Two recent surveys by Lifeway and USA Today/Gallop are verifying what many people have felt for a long time. Christmas is becoming less a Holy day and more a holiday.
Surveys discovered that 9 out of 10 Americans celebrate the holiday, even if they are atheists or agnostics or believers in some non-Christian faith.
The survey indicates that a gap is being created between what we say we believe and what we do. Belief and behavior are at odds.
Most respondents in the survey indicate that Christmas is “primarily” religious, but for most people that doesn’t translate into Christian practices. For example 89% give gifts, 86% enjoy a meal with family or friends, 80% put up a Christmas tree and play holiday music.
When it comes to religious activities, only 58% say they “encourage belief in Jesus Christ as Savior.” Only 47% attend Christmas Eve or Christmas Day worship, and only 28% read or tell the Christmas story from the Bible.
There is definitely a disconnect between saying that Christmas is a religious holiday, and practicing it as such. It appears that Christmas is becoming more and more secular rather than sacred. Scott McConnell, the director of Lifeway research, says that most people “give a head nod to Jesus while they spend their time and dime pleasing themselves.” Most people who say that Christmas is religious, skip church, omit Jesus, and zero in on the eggnog.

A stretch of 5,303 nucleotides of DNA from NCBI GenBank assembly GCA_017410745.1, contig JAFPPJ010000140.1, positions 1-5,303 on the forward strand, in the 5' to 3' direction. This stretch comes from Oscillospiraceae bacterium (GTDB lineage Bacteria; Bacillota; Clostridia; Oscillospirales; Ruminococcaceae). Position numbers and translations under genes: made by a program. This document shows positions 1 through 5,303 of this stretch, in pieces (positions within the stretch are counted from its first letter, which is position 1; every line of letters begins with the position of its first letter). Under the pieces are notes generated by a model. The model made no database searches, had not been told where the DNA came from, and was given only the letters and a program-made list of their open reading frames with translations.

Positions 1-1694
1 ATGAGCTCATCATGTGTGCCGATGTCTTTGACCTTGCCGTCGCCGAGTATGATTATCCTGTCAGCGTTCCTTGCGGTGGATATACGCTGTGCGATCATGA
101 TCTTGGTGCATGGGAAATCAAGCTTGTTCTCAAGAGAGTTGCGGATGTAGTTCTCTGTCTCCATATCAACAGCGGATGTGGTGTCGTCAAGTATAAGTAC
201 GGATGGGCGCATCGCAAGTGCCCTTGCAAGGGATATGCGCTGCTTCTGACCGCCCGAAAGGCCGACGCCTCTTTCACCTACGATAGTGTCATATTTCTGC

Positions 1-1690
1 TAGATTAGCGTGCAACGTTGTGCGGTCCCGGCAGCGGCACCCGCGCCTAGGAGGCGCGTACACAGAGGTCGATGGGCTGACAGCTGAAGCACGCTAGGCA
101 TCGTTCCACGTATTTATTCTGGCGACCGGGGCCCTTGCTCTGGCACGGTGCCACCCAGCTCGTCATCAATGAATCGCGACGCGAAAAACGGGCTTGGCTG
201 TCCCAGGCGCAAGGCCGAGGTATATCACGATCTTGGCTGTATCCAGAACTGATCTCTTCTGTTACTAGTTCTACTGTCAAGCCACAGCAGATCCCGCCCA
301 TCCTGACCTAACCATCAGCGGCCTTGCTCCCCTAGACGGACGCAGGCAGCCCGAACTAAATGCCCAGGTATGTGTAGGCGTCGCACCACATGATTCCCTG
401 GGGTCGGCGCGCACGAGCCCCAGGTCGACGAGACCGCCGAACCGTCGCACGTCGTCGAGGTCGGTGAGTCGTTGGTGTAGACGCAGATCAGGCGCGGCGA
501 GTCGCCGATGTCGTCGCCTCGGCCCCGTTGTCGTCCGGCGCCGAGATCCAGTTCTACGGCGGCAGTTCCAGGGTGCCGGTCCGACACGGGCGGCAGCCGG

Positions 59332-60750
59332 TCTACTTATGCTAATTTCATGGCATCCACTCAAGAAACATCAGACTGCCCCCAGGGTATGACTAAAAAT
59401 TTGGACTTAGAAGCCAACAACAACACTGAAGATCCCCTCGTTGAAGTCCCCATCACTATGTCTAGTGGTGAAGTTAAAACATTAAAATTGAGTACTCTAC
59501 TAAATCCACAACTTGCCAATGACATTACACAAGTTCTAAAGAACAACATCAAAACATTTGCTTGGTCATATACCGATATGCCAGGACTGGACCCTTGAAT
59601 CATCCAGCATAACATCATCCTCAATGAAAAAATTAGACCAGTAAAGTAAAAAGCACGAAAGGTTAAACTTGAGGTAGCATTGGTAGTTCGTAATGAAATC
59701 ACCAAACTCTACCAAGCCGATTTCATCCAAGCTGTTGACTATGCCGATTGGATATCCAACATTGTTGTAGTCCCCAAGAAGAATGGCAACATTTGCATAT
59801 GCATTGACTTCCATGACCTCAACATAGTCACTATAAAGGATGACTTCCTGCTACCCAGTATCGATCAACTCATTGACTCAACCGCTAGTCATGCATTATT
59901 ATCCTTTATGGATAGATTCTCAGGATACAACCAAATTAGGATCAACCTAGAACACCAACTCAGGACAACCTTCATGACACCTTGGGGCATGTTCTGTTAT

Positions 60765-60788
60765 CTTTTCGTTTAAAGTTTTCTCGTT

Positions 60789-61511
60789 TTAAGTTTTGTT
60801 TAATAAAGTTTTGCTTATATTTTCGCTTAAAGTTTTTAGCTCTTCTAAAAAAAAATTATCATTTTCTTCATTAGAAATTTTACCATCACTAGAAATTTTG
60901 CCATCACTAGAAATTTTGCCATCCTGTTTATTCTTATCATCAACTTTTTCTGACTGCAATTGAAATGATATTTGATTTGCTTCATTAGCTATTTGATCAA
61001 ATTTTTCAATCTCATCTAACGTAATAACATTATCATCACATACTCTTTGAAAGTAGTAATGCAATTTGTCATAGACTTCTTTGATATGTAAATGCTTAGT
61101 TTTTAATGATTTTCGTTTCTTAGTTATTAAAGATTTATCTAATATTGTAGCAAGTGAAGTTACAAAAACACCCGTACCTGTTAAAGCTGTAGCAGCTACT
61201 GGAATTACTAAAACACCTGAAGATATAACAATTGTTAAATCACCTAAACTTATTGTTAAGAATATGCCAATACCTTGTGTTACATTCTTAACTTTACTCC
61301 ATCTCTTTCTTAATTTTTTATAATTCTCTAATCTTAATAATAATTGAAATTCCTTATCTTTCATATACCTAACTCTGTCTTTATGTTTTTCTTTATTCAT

The songs we listen to at Christmas indicate what the day means to us. In the last five years the song played most often was “Chestnuts Roasting on an Open Fire.”
The list of top 25 most performed songs during the Christmas season was recently released by the American Society of Composers, Authors and Publishers (ASCAP). This is a radio air play monitoring service. “Hark the Herald Angels Sing” or “Silent Night” did not make the top 25 list. The only explicitly religious song, “Little Drummer Boy,” made the list coming in at number 8.
The best way to change anything in society is to begin with me. Then let that move out to my sphere of influence. I do enjoy putting up the decorations, celebrating with the parties, but it is up to us to practice the priority of remembering whose birthday it really is. Christmas is not about my need to get and to give – it is about Jesus. It is not my birthday – it is His. It is not about my entertainment but about my worship of Him.
Let’s start a new trend. Let’s make this a Christ-centered Christmas. Let’s focus, in belief and behavior, on the fact that “Unto you is born this day…a Savior who is Christ the Lord.” (Luke 2:11)